Trade Secrets: Using tax credits to market your remodeling firm

Here are a few examples of how remodeling firms are using green tax credits to market their firms and satisfy customers

March 31, 2009

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Giving clients green rebates

BOWA Builders wants to make it as easy and cost-effective as possible for its clients to go green.

That's the idea behind a new environmental incentive program the company just launched that waives the company's fees associated with an environmental upgrade. BOWA will present customers with the basic, already environmentally friendly options the company offers, but if they want to upgrade BOWA will waive its profit and overhead on the change, says Larry Weinberg, CEO of the McLean, Va., firm.

For example, if clients want to change from a 14-SEER HVAC unit to a 17-SEER unit, they would only pay the labor and materials associated with the change without the normal markups.

The new program is in response to what BOWA sees as some companies taking advantage of the green label to increase profits without necessarily improving the environment.

"I don't want it to be something where we're pushing them to do something that we make more money on," Weinberg says. "To me, that wouldn't be genuine in terms of being environmentally conscious."

The program will be the focus of BOWA's spring marketing campaign. The company normally sends out a letter to its past clients every spring, and the environmental incentives will be the centerpiece of that as well as the company's newsletters, postcards and magazine ads this spring.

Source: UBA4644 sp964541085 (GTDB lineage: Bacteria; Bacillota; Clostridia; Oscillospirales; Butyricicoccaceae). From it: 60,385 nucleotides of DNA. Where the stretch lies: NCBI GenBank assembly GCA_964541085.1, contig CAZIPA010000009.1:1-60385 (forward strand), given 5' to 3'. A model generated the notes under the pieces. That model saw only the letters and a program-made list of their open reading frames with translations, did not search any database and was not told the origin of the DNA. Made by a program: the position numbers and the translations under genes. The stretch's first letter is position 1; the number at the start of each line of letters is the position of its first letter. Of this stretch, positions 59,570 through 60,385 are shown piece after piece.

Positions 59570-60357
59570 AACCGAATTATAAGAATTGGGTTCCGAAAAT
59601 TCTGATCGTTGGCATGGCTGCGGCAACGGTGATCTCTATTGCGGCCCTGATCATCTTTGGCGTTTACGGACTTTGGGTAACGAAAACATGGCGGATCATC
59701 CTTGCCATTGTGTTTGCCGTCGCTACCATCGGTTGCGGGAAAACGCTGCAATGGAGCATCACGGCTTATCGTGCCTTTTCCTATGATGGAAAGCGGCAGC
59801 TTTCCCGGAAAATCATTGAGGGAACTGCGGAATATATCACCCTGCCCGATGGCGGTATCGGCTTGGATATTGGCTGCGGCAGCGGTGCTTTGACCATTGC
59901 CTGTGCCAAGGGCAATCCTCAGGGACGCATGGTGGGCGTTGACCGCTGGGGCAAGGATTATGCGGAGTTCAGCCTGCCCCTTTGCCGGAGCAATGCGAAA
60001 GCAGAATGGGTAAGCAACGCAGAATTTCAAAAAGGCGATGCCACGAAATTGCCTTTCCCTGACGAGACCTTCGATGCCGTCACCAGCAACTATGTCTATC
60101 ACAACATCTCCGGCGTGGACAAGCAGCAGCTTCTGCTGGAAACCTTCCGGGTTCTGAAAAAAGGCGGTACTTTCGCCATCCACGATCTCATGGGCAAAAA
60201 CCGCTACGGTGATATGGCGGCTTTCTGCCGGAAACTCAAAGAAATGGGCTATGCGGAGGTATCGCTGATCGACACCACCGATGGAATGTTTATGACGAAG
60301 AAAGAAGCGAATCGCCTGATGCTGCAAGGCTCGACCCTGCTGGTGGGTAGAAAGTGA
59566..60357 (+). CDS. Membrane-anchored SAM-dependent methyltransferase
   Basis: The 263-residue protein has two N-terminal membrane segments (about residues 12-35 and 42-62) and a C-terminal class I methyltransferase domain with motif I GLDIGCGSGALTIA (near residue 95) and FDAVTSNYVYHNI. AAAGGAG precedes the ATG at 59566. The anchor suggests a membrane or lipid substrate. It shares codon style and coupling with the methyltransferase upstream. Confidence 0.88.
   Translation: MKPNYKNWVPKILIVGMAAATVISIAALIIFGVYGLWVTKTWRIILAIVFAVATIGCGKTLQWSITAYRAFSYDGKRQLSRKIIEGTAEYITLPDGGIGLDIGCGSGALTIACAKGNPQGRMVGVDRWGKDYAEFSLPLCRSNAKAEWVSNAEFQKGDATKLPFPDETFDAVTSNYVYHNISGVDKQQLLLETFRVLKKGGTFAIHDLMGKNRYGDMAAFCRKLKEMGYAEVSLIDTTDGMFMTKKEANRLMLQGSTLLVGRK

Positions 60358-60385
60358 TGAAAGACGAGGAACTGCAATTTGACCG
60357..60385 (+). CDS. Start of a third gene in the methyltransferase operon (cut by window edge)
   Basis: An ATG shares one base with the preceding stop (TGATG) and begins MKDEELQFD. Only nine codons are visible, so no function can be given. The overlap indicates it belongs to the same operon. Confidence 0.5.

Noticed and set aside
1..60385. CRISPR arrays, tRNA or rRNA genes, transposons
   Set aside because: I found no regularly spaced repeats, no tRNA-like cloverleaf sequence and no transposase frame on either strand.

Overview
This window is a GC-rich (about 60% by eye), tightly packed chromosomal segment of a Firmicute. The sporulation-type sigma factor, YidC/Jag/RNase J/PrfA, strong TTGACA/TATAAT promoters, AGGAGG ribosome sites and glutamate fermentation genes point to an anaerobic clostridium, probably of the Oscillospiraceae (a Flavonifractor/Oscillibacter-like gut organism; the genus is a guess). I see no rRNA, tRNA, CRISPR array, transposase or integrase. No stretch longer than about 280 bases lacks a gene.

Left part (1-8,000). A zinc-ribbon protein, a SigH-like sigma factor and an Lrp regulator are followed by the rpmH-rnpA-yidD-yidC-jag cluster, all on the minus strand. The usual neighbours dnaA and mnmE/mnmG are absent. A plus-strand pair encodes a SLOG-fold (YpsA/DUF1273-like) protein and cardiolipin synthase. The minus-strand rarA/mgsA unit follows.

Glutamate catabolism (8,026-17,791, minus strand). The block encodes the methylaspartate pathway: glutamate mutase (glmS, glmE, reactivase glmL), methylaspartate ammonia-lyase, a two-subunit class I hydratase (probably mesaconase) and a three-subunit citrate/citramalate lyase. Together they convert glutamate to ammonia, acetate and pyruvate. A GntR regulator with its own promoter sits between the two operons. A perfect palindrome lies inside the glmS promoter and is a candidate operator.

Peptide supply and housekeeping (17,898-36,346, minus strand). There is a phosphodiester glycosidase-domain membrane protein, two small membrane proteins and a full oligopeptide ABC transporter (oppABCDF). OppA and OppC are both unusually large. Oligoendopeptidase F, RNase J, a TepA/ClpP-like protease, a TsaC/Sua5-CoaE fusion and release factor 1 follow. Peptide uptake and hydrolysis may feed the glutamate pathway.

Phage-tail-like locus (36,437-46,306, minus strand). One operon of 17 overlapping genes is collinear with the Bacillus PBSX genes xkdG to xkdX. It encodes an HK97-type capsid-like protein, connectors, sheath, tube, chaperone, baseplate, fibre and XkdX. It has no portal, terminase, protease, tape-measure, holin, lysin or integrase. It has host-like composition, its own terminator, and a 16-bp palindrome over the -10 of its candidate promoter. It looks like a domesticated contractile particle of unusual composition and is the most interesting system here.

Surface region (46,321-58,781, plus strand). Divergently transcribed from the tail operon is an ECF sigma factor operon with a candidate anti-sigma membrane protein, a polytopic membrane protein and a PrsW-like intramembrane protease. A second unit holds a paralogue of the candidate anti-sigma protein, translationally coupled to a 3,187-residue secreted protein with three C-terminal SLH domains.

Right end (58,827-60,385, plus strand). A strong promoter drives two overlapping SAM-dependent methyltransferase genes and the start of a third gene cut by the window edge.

The incentives are also highlighted on the company's Web site ( and the BOWA sales team discusses it with every client, Weinberg says.

Many more clients are interested in green than they were just a few years ago, so it's a good time for incentives like this, Weinberg says.

"There were times when some of these ideas were falling on deaf ears," he says. "People know what we're talking about now."

Marketing the new green tax credits

Government estimates show that the new green tax credits could add $6 billion in new activity to the remodeling market.

With the tax credit increasing from 10 to 30 percent and the lifetime credit cap increasing from $500 to $1,500, that may be enough to get homeowners thinking about energy-efficient remodels off the fence.

That's what John Sperath, president of Blue Ribbon Residential Construction in Raleigh, N.C., hopes. He's making the new incentives the centerpiece of his new marketing campaign.

The design/build firm has already sent out an e-newsletter to 1,200 past clients and prospects highlighting the changes, and Sperath plans to promote it heavily at upcoming home shows. He also brings it up with every prospective client he talks to.

Many clients don't know about the change, so getting the message out is important, Sperath says.

"For the most part, it's new information," he says. "I think there's so much out there about all these plans that in many cases they haven't even heard about this."

While the tax credits alone probably won't be enough to convince people to remodel, it's another "tool in the toolbox," Sperath says.

"We're still getting a fair number of inquiries, but converting them into a sale is just a nightmare," he says. "All these things pile up, and each one contributes a little bit to the buying decision."

Blue Ribbon had a division that focused exclusively on the exterior envelope of the home but had moved away from that in recent years. Sperath says the new tax credits are a good opportunity to get that up and running again.

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